Peculiar, if not Deranged

I have this fascination for fictional libraries, imagining myself absorbed for hours checking out the titles and editions on their shelves. Aside from Borges’s speculations about fictional books, one of my favourites is detailed by Anne Michaels in Fugitive Pieces (I’ve long pondered the ‘philosophy of rain’). In Vertigo Sebald writes of inheriting Mathild’s library of almost a hundred volumes, which are ‘proving ever more important to me’:

Besides various literary works from the last century, accounts of expeditions to the polar regions, textbooks on geometry and structural engineering, and a Turkish dictionary complete with a manual fro the writing of letters, which had probably once belonged to Baptist, there were numerous religious works of a speculative character, and prayer-books dating back two or three hundred years, with illustrations, some of them perfectly gruesome, showing the torments and travails that await us all. In among the devotional works, to my amazement, there were several treatises by Bakunin, Fourier, Bebel, Eisner, and Landauer, and an autobiographical novel by the socialist Lily von Braun. When I enquired about the origins of the books, Lukas was able to tell me only that Mathild had always been a great reader, and because of this, as I might perhaps remember, was thought of by the villagers as peculiar, if not deranged.

Sebald also refers later to a book he has often tried to find, one that “is undoubtedly of the greatest importance for me, it is, alas, not listed in any bibliography, in any catalogue, or indeed anywhere at all”. That title is Mila Stern’s The Seas of Bohemia.

Contemporary and Deliberate

In response to my list of most-read authors Kevin of Interpolations asked a great question:

Any authors who haven’t written five books yet that you think might eventually make your list?

I thought a lot about the original list [I forgot Nicholson Baker so added him to that list], particularly those authors I consider favourites though I’ve only read three or four of their oeuvre. But I like Kevin’s question, specifically about those authors that haven’t yet written five books. The “haven’t yet written” rules out many more prolific or established contemporary authors. It also excludes authors like Jim Crace and Justin Cartwright, that have written more than I appreciated.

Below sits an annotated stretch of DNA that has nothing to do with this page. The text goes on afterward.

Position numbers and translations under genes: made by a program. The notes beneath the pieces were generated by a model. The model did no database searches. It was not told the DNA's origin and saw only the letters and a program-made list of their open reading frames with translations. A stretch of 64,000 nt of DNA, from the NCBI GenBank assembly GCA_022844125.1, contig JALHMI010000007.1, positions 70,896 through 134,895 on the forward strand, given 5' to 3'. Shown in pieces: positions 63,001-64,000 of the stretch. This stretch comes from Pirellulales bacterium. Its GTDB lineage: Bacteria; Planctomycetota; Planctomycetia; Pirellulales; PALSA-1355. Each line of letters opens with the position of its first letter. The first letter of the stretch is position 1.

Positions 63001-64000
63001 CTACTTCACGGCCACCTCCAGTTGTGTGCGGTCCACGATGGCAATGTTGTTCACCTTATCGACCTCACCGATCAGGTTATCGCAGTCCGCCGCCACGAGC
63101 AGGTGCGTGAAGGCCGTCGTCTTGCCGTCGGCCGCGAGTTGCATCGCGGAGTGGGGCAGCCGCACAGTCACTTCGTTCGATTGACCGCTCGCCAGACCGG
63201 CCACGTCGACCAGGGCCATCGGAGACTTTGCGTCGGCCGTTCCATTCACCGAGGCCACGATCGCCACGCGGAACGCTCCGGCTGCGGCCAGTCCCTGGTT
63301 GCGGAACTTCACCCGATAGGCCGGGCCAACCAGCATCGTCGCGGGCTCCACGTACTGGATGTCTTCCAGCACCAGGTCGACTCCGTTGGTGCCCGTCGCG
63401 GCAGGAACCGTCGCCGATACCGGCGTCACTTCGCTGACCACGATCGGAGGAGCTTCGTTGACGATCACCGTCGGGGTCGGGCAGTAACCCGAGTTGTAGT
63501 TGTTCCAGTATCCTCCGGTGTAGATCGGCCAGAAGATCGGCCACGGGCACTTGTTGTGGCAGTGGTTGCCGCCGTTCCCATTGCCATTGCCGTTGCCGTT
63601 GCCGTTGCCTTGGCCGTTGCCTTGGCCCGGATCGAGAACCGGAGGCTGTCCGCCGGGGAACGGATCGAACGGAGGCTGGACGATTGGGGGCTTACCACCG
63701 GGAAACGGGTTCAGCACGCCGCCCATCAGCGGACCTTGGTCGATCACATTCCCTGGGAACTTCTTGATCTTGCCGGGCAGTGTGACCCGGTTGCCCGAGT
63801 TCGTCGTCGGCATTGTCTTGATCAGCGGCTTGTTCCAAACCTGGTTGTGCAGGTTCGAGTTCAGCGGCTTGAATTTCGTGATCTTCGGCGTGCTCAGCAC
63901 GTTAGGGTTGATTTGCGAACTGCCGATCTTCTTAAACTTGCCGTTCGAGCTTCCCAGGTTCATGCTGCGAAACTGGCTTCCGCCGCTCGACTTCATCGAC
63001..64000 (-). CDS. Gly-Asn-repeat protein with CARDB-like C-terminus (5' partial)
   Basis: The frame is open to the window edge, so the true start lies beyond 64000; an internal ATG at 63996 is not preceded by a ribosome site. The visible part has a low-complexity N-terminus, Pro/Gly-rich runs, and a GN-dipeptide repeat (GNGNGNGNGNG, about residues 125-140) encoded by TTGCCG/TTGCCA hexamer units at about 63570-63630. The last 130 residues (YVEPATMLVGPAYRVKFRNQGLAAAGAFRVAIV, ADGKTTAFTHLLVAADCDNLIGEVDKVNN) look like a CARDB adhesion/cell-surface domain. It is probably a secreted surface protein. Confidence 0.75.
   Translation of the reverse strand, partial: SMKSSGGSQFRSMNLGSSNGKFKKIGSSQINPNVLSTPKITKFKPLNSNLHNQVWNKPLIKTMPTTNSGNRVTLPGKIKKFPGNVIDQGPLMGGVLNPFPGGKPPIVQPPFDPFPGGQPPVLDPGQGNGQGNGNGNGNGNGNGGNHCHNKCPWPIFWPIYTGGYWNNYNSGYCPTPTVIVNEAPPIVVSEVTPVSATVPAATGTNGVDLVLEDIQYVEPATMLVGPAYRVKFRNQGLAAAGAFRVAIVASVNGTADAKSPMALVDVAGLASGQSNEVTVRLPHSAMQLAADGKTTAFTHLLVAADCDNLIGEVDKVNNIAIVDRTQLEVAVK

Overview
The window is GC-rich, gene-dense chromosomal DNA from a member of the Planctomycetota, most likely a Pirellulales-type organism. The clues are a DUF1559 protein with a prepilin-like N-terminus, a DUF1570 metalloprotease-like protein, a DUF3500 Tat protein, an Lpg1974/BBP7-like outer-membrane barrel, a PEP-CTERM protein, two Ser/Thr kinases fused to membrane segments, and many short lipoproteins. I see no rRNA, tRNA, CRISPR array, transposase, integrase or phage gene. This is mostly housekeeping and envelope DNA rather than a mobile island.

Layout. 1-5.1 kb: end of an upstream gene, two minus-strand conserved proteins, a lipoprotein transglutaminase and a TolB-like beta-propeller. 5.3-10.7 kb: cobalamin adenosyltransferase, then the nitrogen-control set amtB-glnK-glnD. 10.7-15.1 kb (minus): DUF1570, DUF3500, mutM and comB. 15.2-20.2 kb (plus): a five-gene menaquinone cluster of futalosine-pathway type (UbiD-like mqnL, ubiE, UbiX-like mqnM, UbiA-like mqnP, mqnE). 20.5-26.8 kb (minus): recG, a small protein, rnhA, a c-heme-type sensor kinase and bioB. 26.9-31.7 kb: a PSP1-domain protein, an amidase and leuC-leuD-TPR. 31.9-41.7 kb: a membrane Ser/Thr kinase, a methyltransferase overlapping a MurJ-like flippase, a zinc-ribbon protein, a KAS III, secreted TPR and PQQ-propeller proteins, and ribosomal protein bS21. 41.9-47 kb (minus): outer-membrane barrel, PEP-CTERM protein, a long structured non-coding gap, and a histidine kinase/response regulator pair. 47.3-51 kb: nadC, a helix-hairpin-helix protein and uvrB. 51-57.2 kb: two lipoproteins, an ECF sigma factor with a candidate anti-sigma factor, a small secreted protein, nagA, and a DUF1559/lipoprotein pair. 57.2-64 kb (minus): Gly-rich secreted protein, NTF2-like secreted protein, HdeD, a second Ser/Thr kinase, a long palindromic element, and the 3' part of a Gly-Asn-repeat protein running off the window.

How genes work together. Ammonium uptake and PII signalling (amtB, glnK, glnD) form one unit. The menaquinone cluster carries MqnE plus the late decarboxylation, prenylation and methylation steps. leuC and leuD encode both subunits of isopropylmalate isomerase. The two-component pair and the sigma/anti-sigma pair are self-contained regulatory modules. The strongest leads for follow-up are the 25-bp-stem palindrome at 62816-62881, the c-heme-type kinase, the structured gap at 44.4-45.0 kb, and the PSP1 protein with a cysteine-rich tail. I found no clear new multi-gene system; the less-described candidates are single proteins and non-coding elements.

It’s difficult and uncertain to compile. I will take “five books” to mean five novels (short stories and poems excluded). I realise that stretches the definition but hey ho. These authors give me enjoyment and I would in all likelihood “buy-on-publication,” regardless of critical reaction:

  1. Yiyun Li
  2. Tom McCarthy
  3. Zadie Smith
  4. Anne Michaels
  5. Adam Thirlwell
  6. James Wood

It would be fascinating to see who would make your list.

An Eclectic Library

Reading Fugitive Pieces, a couple of months back, I came across a library that would consume my attention for years:

I would spend weeks inside your house, an archaeologist examining one square inch at a time. I looked in drawers and cupboards. Your desk and cabinets were empty. Then I began to go through your library: immense in scope and size, climbing every wall of the house. Books on the aurora borealis, on meteorites, on fogbows. On topiary. On semaphore signals. On Ghana high life, pygmy music, the sea shanties of Genoan longshoremen. On rivers, the philosophy of rain, on Avebury, the white horse of Uffington. On cave art, botanical art, on the plague. War memoirs from several countries. The most vigorous collection of poetry I’ve ever seen, in Greek, Hebrew, English, Spanish.

Browsing books on obscure, diverse topics is magical. Time’s flow is most definitely stemmed, dangerously so. I deemed my library to be insufficiently eclectic so this fantastic glacier/island/storm reading list, structured around naturally occurring processes and forms, is inspiring. Sand by Michael Welland is irresistible.

A Diverse Library